Due to the evolutionarily conserved function of TLRs as pathogen recognition molecules, the possible existence of a cytosolic TLR‐like molecule was pursued. A candidate protein was found called CARD4 (Bertin et al., 1999) also known as Nod1 (Inohara et al., 1999). Because of its similarity to plant R proteins (Figure 3A), its cytosolic location (data not shown) and its ability to activate NF‐κB when overexpressed (Bertin et al., 1999; Inohara et al., 1999), we hypothesized that CARD4 may play a role in the detection of intracellular LPS in epithelial cells infected with invasive pathogens such as S. flexneri. Additionally, a recent study demonstrated the ability of overexpressed CARD4 to mediate responsiveness to extracellular LPS when co‐incubated with cells for 16 h (Inohara et al., 2001). This approach contrasts with our experimental model where infection with S. flexneri results in a cytoplasmic presentation of LPS, followed by a much faster activation of downstream signaling pathways, within 20 min for IKK (Philpott et al., 2000) and JNK activation (Figure 1C).

Figure 3.

CARD4 oligomerization following S. flexneri infection. (A) Domain structure of CARD4 compared with plant disease resistance proteins: Tobacco N protein and Arabidopsis RPS2 protein. (B) Infection with S. flexneri induces self‐association of CARD4. HEK293 cells were transfected with empty vector or expression vectors encoding either HA‐CARD4 or Myc‐CARD4 for 24 h and were left either uninfected or S. flexneri‐infected for 20 or 40 min. Cells were collected and protein extracts (Ext) were subjected to western blotting with rabbit polyclonal antibodies to Myc or HA to identify the expression levels of the overexpressed proteins. Another fraction of the protein extracts was used for immunoprecipitation using a polyclonal anti‐HA antibody. Oligomerized CARD4 was revealed in the immunoprecipitates by western blotting using antibodies to the Myc‐tagged CARD4.

Recently, it was shown that enforced oligomerization of CARD4 via the NBS domain is an event that is sufficient for the induction of NF‐κB (Inohara et al., 2000). We, therefore, investigated the possibility that S. flexneri infection could induce the activation of CARD4 by enhancing its self‐oligomerization. A full‐length myc‐tagged CARD4 was co‐expressed with a full‐length hemagglutinin (HA)‐tagged CARD4 in order to perform co‐immunoprecipitation experiments following S. flexneri infection. Enhanced self‐association of CARD4 was observed as early as 20 min post‐infection with invasive S. flexneri (Figure 3B). In contrast, infection with the non‐invasive mutant of S. flexneri did not lead to enhanced oligomerization of CARD4 (data not shown). These findings provide the first evidence that infection with invasive S. flexneri is a (patho‐) physiological signal inducing CARD4 self‐association in infected epithelial cells.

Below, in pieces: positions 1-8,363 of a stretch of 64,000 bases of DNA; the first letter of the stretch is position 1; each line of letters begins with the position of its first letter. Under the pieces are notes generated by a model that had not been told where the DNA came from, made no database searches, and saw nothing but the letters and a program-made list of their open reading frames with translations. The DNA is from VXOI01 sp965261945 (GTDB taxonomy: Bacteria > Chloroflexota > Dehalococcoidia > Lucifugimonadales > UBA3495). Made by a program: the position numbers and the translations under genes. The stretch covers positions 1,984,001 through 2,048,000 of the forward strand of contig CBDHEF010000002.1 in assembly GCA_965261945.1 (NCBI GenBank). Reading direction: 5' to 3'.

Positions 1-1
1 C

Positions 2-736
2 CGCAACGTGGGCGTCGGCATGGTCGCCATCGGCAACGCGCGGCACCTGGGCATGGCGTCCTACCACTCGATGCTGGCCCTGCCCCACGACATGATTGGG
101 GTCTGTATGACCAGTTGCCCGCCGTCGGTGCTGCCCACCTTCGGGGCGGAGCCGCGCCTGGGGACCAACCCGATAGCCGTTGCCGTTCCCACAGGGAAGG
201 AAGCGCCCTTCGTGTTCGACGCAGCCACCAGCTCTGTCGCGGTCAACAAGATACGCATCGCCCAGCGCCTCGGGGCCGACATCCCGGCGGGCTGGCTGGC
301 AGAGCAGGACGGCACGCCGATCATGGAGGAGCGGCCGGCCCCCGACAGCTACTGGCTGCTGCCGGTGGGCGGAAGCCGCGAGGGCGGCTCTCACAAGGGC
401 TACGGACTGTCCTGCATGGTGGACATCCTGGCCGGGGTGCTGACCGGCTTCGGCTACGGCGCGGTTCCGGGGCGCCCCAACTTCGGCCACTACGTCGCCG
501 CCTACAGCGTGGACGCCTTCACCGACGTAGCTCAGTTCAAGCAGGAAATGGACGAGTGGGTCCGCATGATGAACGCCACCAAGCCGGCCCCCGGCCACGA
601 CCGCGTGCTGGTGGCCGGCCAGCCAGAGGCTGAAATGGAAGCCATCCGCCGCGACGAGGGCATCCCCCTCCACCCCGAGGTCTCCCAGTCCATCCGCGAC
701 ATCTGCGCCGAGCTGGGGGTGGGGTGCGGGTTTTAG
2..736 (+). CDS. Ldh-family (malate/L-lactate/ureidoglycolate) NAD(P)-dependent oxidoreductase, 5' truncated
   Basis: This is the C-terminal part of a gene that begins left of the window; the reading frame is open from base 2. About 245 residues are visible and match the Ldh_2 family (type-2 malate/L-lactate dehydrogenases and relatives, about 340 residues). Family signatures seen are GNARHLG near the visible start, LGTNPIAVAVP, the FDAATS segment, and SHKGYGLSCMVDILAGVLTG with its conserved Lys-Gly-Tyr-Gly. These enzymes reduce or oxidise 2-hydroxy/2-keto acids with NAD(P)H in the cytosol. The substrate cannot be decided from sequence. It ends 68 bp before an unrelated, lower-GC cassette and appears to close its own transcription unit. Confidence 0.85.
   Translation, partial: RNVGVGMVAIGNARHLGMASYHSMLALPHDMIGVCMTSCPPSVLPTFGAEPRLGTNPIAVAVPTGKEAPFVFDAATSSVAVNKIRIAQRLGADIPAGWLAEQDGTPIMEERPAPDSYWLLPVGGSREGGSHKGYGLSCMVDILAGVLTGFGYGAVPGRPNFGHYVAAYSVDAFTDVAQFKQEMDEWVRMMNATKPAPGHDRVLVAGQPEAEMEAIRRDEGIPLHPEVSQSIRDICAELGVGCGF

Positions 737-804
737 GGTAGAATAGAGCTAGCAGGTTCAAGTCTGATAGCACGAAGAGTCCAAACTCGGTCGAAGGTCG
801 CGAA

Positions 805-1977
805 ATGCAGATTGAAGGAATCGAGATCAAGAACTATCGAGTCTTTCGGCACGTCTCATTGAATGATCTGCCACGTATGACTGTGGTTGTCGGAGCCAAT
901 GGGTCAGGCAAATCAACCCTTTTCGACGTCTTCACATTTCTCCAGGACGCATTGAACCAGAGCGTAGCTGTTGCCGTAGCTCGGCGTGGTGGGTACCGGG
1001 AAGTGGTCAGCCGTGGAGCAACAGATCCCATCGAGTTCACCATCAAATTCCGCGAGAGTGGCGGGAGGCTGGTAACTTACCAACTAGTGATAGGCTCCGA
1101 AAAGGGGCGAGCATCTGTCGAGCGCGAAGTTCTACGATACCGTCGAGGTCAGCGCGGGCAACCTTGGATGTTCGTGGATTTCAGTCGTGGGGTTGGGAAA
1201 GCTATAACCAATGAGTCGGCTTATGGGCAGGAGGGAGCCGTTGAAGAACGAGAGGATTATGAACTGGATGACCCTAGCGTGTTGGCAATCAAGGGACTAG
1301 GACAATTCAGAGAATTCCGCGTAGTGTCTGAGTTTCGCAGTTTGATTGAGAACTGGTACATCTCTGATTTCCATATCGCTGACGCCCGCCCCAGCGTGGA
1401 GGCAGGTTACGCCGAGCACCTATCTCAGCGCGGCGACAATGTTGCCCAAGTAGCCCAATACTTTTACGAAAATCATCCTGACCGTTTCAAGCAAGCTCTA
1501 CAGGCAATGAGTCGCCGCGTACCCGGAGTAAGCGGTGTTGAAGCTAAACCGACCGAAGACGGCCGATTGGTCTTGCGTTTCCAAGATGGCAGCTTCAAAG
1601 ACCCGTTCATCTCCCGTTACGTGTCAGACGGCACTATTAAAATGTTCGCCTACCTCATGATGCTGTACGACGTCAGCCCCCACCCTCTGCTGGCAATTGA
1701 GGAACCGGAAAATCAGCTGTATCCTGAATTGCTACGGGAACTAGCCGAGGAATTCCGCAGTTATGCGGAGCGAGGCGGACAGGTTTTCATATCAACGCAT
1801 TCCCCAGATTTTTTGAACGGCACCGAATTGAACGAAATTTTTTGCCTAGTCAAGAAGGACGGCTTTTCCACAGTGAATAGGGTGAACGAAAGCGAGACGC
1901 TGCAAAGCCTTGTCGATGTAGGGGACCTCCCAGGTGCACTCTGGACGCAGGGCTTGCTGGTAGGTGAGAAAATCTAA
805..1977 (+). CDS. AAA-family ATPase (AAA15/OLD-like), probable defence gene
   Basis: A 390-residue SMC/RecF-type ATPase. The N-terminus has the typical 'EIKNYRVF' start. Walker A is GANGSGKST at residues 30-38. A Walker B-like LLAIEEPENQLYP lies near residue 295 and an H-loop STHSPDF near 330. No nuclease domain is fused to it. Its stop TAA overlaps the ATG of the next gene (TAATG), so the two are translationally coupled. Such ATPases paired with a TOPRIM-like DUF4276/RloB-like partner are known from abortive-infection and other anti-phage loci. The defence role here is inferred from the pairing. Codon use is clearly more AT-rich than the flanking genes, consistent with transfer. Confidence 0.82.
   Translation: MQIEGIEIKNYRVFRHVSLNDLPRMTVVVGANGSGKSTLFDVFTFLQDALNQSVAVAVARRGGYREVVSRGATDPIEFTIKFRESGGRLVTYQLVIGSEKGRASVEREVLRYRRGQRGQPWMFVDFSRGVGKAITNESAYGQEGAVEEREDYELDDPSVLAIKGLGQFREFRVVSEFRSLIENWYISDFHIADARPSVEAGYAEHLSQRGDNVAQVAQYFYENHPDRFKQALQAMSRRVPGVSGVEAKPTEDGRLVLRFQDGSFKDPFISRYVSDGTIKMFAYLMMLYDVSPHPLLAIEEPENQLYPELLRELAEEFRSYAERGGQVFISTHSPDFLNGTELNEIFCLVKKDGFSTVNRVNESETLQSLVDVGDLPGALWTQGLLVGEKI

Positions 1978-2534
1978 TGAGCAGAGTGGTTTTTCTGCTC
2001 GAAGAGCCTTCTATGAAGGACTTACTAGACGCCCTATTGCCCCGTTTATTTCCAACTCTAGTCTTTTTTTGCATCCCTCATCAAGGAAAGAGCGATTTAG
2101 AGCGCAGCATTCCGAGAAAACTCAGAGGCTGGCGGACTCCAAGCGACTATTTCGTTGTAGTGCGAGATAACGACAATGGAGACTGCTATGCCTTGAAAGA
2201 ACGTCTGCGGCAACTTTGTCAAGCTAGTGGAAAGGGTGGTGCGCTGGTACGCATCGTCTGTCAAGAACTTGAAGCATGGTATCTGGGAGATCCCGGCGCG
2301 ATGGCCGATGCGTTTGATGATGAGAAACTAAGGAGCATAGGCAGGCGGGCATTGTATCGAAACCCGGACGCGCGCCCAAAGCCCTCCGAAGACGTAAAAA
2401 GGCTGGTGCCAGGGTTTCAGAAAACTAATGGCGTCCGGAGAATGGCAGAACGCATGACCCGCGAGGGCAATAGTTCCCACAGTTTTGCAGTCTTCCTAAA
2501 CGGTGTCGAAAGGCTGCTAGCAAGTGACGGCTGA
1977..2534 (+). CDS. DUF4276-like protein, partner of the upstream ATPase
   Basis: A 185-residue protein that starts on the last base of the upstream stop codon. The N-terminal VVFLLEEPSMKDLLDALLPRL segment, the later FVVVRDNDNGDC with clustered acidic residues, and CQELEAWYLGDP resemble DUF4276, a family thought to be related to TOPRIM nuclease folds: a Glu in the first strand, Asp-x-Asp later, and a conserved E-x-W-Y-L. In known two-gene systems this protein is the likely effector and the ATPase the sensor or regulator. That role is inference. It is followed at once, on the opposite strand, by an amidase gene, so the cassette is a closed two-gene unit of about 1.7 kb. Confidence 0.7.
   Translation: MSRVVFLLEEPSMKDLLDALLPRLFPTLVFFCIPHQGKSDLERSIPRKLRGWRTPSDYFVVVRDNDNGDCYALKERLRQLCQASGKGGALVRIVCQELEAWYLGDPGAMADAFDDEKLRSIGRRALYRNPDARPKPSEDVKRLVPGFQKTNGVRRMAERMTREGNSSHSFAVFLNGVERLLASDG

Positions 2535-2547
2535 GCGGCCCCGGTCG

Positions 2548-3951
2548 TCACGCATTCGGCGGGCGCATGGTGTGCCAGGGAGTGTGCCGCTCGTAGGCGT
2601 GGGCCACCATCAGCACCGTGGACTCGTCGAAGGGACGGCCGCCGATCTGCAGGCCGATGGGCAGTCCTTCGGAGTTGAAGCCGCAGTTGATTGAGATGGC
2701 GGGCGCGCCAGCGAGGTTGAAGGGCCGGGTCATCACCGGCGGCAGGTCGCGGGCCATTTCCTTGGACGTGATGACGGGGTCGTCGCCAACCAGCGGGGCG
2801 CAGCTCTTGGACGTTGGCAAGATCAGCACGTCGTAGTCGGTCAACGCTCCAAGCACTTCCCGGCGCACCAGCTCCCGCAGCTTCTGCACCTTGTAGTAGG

ΔCARD CARD4 and the LRR domain of CARD4 are dominant‐negative inhibitors of NF‐κB and JNK induction by invasive S. flexneri

We then investigated whether CARD4 is involved in NF‐κB and JNK activation following S. flexneri infection. Since the CARD domain is necessary for NF‐κB activation (Bertin et al., 1999; Inohara et al., 1999), we hypothesized that a CARD4 molecule lacking this domain may act as a dominant‐negative inhibitor of NF‐κB and JNK induction by S. flexneri. Indeed, overexpression of a ΔCARD CARD4 molecule acted in a dose‐dependent manner to inhibit S. flexneri‐induced NF‐κB activation (Figure 4A). Induction of the NF‐κB reporter construct by TNFα was much less affected by overexpression of ΔCARD CARD4 testifying to the specificity of this response. Furthermore, overexpression of the ΔCARD CARD4 molecule also blocked JNK induction by S. flexneri as assessed by an in vitro kinase assay (Figure 4C). The dominant‐negative effect induced by ΔCARD CARD4 overexpression after S. flexneri infection is likely to be due to either an interference in the propagation of the signal following oligomerization of CARD4 through the NBS domain, or titration of the LPS‐induced signaling pathway upstream of CARD4 through the LRR domain. Therefore, we also overexpressed the LRR domain of CARD4 alone and showed that it inhibited both NF‐κB and JNK activation by S. flexneri (Figure 4B and C), thus reinforcing the hypothesis that LRR domain overexpression interferes with upstream signaling pathways initiated by infection. Whereas the CARD domain appears necessary for the activation of downstream signaling components, the LRR domain of CARD4 is likely to be responsible for sensing intracellular LPS released from invasive S. flexneri. Accordingly, in vitro studies recently demonstrated the presence of LPS in CARD4‐containing complexes (Inohara et al., 2001). However, whether LPS directly binds to CARD4 or interacts with this protein via other intracellular factors has yet to be determined. We also observed that activation of JNK in cells infected with S. flexneri was enhanced following overexpression of the full‐length molecule (Figure 4C) implying that low endogenous levels of this protein may restrict activation.

Figure 4.